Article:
Music Books to Read before you Die (In no particular order) Pt 1: Nick Kent – Apathy for the Devil

… dispatches from the front line of rock n roll at a time when music journalism still mattered. Nick Kent was only 20 when he started writing for the NME and within a couple of years was one its most well-known writers. This was a time when the music papers (NME, Melody Maker & Sounds) really could make or break a band. A feature in one of those papers meant you had started to make it big and an appearance on the front cover made you a bona fide star, without question. It’s hard to imagine now a time when there were no blogs, no online audio players, and very few ways for artists to communicate with fans. Only the extremely privileged few  got to write reviews of new albums or break the news of a new tour or release and so music journos like Kent were, to a large extent, indispensable for the bands trying to retain their places at the head of rock’s dining table.  Kent was close to most of the biggest names in rock during this period, including Led Zeppelin, the Stones, the Sex Pistols, David Bowie and Iggy Pop and also shared their insatiable appetite for hard drugs of all description. Kent’s story is the ultimate ‘rise and fall’ tale; within a couple of years of his writing career he was sharing lines with Iggy Pop and partaking in 48 hour benders with Keith Richards. Later he was drafted into Malcolm McLaren’s devious plans for domination of the UK music scene, and was briefly a member of a proto-type Sex Pistols. He bailed early on and later fell victim to violent betrayal by McLaren, who set Sid Vicious on him with a bicycle chain. By 1977 he was homeless, penniless and hopeless, utterly dependent on drugs and devoid of the writing powers that had elevated him to the height of his success in the first place.

The book starts off as an enthralling ride into the heart of darkness. Kent regales the reader with tales of rock n roll excess as he hangs out with the good, the bad and the ugly of rock n roll royalty. As a reader you sense that Kent is heading irretrievably towards a dead end but can’t help sharing the naive abandon that characterizes the writer’s  behaviour. By the mid 70s, the realisation that something pretty awful is just around the corner seeps into the narrative and the final third of the book is an utterly compelling, nightmarish exploration of drug addiction in its most harrowing form, at a time when little help was available to those under its spell.

Kent is at his best when he is most cynical, debunking some of the myths from that decade that have permeated music history. Those who have never signed up to the inexplicable consensus that Queen’s Bohemian Rhapsody is one of the classic moments in British rock history will delight in his analysis: “theatrical, pretentious and meaningless, faux classical music for high-brow poseurs with low-brow attention-spans, kitsch masquerading as art”. A chance encounter with Bob Marley and the Wailers in a studio toilet, in which Marley takes exception to Kent having interrupted his spliff, puts a small dent in his seemingly unimpeachable reputation. “In the years that followed”, Kent surmises, “Marley and his media enablers would convincingly fashion a public image of the man as a quasi-mystical deity that millions would unquestionable buy into, but my brief encounter told me he was as deeply flawed as any other …” But it is Kent’s analysis of the British punk explosion that is perhaps most revelatory. Kent scorns the notion that the 1970s produced little of any musical value until the Sex Pistols came and blew away the cobwebs. His portrayal of Malcolm McLaren as a cunt of the highest order will surprise no one, but the idea that punk’s zenith really began and ended in the US with bands like the Ramones, the Stooges and Television is a convincing one; bands who had the talent but not the ability to harness the mood of a disaffected youth in the way the London contingent did. Recalling a Slits gig in 1977, Kent laments:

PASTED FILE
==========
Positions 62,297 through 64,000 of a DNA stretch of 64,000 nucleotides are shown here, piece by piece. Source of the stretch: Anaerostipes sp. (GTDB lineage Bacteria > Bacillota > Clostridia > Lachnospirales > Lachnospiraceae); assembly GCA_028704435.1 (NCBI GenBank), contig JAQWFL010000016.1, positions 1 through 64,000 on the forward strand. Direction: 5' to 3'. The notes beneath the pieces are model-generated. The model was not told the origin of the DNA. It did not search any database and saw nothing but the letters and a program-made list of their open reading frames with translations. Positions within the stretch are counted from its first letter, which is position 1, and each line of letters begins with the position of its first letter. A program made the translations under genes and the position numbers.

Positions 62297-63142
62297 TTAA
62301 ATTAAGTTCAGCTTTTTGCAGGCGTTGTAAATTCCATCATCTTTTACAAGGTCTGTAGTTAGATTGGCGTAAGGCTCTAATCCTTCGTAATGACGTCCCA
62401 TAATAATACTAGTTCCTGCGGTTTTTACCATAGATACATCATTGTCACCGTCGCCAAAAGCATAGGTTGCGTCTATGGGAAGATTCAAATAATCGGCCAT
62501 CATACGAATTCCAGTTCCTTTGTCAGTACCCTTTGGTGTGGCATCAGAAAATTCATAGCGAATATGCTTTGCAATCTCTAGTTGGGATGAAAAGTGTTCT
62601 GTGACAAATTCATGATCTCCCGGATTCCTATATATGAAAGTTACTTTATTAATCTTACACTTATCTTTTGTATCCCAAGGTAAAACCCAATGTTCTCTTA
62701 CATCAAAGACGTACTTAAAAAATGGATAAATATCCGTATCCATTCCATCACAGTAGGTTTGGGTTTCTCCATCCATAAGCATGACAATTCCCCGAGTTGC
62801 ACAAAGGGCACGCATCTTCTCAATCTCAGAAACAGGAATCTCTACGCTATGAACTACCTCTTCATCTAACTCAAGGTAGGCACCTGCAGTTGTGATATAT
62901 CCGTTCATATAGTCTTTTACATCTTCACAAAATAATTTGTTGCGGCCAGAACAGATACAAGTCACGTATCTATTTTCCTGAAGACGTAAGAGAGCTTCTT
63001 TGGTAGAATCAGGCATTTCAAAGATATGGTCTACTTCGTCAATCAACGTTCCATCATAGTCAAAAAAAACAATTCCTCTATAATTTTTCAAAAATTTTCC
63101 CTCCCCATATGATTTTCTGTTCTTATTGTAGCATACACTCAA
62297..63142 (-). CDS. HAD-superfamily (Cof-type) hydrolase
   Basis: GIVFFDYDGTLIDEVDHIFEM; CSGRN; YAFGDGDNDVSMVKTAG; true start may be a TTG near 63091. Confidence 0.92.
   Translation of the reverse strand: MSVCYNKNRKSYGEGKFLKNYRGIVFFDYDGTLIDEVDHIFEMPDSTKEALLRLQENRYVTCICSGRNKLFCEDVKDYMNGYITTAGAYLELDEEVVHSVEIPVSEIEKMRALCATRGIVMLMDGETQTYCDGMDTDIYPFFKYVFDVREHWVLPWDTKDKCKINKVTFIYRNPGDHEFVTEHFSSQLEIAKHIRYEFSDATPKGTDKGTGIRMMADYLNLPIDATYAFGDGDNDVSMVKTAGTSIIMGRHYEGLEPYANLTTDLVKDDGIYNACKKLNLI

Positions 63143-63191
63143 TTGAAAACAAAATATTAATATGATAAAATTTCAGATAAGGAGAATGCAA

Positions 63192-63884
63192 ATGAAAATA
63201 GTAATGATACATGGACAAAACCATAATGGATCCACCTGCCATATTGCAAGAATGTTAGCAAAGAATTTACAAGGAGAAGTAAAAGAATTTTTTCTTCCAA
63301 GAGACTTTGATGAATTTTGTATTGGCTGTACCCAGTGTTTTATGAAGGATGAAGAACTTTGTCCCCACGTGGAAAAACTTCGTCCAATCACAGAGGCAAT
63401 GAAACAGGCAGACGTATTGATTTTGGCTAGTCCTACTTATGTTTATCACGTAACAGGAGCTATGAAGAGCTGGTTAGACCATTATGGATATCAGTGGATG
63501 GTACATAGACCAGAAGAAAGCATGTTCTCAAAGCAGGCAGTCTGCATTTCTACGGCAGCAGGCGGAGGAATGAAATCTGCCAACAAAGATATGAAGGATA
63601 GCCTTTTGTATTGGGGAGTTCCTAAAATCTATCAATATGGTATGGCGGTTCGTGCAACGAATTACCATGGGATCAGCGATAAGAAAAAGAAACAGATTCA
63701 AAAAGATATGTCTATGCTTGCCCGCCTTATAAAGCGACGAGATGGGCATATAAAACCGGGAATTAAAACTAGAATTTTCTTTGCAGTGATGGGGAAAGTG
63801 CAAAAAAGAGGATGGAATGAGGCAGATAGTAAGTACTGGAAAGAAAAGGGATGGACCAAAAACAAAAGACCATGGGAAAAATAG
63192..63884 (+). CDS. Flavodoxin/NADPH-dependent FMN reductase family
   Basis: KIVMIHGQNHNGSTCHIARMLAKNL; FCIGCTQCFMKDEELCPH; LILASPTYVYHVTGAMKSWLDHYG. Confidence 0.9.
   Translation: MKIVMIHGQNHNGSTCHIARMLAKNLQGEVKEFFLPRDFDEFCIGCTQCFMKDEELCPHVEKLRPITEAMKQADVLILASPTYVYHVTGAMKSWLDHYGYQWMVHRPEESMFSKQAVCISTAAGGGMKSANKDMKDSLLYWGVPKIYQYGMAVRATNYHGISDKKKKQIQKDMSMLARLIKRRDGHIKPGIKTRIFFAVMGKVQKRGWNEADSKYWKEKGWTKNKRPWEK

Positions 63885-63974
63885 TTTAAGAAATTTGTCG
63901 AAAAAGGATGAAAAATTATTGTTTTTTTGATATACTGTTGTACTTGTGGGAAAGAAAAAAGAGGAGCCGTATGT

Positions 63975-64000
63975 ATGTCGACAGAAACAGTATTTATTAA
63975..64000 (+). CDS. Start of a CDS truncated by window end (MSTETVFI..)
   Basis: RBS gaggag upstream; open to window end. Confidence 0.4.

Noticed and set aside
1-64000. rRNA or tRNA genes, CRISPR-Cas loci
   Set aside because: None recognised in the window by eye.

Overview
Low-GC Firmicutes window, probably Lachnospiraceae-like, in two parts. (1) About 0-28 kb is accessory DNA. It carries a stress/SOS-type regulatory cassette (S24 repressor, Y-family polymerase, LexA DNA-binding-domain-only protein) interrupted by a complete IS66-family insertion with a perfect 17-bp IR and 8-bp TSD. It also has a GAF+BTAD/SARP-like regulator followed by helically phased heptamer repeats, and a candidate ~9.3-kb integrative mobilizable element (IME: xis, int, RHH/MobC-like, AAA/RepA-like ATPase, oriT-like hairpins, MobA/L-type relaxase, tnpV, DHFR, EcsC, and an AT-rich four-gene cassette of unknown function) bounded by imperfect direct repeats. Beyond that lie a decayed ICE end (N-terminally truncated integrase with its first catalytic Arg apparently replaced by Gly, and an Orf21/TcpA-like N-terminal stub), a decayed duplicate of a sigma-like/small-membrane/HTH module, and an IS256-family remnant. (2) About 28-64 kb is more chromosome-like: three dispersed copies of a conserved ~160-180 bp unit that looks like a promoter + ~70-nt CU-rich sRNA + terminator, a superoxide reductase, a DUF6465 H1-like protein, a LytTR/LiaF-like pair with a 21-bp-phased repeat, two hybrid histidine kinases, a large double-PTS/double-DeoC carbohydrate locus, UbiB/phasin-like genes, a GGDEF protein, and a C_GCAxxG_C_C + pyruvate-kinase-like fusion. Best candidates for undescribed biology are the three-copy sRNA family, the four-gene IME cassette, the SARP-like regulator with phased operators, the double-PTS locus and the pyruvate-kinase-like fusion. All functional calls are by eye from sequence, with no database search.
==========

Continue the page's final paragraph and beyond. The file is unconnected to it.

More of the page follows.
“Watching them in the early days shrieking and stumbling cack-handedly through their tuneless repertoire was as grim an experience as going to get my wisdom teeth removed by an incompetent dentist. How had this concept that you could legitimately stand onstage holding an instrument even though you couldn’t actually play the thing taken root and why was no one else viewing it as a musical version of the emperor’s new clothes?”

Kent writes with disarming honesty about his addiction, in a not dissimilar way to Irvine Welsh through his protagonist Renton in ‘Skagboys’. Unlike many autobiographical accounts of drug addiction, he does not seek to blame anyone but himself. Throughout it all, his love of music illuminates the pages. Kent may have gained a reputation during this time as a stargazer and a hanger-on (he was, by all accounts, despised by many of his colleagues and those on the fringes of the music scene, and on more than one occasion found himself on the wrong end of a serious beating) but his writings illustrate that it was always the music rather than the personalities that motivated him.  The book finishes with a compendium of the best records of the decade; armed with this you’ll have a field day on Spotify.

N.B. at some point in the book, Kent mentions, in withering terms, one of the journalists he worked with at the NME, Julie Burchill whose “vibe could best be described as Myra Hindleyesque”. Ironically, her poisonous response only serves to confirm everything Kent has to say about her.

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